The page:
It is not easy to say what it is that awakens the inexpressible reveries and nostalgia that slowly rise within the soul like birds in flight: a fragment of landscape, a single lighted window in a darkened house front, a glimmer on a distant shore, the smell of the earth, a heavy rain or the murmur of the wind. Such thoughts seem to have their source in something concrete, yet they elude the tongue and never show themselves in full light; they slip through fingers too clumsy to catch and hold them. They seem to evoke the sensation of a continuous but vain approach to something unattainable — to the very root of consciousness, overgrown with sterile and emotionless years — as if they sprang forth in those regions (near the dreams of delirium, perhaps) where everything is somehow known but condemned to indistinct existence. And examined in detail they still do not reveal all of their secret nature, yet sometimes they can suddenly drive a man to an act that no one can understand.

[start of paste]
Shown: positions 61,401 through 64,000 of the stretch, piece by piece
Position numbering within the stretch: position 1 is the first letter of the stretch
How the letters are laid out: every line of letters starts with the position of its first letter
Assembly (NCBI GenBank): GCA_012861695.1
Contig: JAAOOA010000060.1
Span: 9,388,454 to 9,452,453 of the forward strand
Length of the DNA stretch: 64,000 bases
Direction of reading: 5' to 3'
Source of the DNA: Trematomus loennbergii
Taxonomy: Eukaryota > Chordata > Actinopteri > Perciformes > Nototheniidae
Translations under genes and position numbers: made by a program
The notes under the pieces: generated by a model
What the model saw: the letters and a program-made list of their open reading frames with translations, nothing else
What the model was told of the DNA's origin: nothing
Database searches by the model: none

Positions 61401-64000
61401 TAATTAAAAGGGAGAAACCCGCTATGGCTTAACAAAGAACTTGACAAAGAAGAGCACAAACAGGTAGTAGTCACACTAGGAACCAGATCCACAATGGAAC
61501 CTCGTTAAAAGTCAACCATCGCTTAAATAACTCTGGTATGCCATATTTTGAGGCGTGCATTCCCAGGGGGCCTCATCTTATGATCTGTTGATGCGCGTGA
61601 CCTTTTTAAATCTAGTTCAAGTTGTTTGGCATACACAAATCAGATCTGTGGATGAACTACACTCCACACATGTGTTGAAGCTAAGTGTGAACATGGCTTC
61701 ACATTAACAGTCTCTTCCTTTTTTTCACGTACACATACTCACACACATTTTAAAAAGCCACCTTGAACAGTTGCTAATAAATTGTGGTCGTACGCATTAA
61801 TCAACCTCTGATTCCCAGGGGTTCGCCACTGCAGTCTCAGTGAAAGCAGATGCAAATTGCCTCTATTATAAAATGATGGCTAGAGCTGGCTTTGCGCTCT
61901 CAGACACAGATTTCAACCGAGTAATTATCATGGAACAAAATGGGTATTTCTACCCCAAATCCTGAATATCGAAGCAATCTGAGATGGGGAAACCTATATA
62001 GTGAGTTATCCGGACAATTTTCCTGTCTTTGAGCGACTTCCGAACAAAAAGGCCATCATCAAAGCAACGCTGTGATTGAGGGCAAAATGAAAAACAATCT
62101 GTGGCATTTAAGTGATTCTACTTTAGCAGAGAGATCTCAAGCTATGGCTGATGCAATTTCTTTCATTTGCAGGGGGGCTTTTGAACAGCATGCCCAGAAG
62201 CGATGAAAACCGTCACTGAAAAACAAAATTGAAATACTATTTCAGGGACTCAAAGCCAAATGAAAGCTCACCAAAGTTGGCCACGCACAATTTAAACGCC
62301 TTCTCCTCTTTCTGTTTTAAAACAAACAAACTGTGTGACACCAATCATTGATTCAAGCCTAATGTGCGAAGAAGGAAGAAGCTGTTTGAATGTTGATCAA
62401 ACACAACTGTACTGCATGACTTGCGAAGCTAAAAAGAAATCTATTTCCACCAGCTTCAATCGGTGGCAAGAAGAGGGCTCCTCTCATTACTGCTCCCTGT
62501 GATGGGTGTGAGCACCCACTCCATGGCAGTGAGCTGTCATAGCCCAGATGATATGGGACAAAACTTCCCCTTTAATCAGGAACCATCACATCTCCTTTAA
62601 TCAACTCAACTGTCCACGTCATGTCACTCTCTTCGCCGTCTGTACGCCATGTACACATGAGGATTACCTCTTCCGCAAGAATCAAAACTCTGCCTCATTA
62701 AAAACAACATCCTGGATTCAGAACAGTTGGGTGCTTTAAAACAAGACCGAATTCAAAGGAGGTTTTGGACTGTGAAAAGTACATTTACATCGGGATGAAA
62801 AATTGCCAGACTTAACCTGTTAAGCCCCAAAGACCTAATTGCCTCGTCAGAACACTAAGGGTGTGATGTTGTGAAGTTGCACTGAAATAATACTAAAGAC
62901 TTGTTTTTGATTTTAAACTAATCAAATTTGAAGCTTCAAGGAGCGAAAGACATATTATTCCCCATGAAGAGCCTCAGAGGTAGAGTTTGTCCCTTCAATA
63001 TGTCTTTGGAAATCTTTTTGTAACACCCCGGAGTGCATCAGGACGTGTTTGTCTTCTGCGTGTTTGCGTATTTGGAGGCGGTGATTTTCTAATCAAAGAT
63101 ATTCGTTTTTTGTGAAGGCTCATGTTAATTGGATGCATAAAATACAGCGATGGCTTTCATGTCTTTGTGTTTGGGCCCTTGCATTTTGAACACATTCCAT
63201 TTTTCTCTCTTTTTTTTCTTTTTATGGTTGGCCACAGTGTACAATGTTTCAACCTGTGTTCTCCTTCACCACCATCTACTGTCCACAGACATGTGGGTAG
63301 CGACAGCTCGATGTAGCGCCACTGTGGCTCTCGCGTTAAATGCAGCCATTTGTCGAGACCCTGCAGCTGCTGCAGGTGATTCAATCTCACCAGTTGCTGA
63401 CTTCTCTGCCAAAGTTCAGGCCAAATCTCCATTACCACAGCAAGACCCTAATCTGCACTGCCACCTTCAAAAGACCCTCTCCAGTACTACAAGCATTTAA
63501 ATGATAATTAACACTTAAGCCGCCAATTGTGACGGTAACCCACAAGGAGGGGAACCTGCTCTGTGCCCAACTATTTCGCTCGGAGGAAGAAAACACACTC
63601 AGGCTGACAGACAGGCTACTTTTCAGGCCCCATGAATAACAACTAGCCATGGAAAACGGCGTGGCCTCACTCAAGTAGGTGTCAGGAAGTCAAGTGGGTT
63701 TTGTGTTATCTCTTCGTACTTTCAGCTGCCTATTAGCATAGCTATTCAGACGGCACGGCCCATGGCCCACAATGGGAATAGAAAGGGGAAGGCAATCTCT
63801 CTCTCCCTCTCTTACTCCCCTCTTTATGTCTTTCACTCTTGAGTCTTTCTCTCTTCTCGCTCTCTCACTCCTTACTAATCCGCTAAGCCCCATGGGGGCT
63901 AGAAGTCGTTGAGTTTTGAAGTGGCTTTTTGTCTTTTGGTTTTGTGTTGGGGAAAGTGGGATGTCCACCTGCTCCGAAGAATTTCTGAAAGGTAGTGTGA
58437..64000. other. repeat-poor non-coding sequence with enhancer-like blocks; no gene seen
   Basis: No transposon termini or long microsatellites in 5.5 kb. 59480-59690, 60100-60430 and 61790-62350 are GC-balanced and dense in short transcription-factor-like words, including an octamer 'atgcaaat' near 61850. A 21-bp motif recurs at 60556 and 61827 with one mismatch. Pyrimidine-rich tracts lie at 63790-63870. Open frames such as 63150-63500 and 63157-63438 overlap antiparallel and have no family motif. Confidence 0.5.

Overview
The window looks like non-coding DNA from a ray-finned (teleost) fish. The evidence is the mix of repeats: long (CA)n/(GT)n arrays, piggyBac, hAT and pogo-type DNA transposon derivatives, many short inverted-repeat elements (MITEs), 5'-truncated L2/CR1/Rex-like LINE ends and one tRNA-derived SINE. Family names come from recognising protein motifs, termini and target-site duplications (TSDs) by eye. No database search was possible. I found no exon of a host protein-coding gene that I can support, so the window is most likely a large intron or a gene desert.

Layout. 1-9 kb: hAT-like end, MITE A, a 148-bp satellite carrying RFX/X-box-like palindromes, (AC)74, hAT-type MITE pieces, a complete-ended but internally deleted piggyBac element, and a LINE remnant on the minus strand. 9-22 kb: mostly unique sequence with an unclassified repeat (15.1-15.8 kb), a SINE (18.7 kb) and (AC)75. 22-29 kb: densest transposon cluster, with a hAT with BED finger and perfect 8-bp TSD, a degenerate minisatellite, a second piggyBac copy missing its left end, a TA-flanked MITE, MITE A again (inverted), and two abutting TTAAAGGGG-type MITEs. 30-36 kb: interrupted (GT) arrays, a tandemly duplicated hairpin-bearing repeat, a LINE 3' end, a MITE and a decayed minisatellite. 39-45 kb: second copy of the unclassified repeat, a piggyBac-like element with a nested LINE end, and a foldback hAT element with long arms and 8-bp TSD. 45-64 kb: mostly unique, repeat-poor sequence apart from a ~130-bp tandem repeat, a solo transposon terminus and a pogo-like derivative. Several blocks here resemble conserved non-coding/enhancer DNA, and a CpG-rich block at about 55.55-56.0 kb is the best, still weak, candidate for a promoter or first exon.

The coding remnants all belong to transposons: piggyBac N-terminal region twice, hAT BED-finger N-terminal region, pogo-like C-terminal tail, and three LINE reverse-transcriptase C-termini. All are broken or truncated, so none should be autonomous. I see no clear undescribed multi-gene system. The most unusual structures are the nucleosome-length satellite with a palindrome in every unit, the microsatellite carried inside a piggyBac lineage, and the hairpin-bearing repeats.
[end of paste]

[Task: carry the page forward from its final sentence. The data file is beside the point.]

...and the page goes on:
— Gustaw Herling, The Island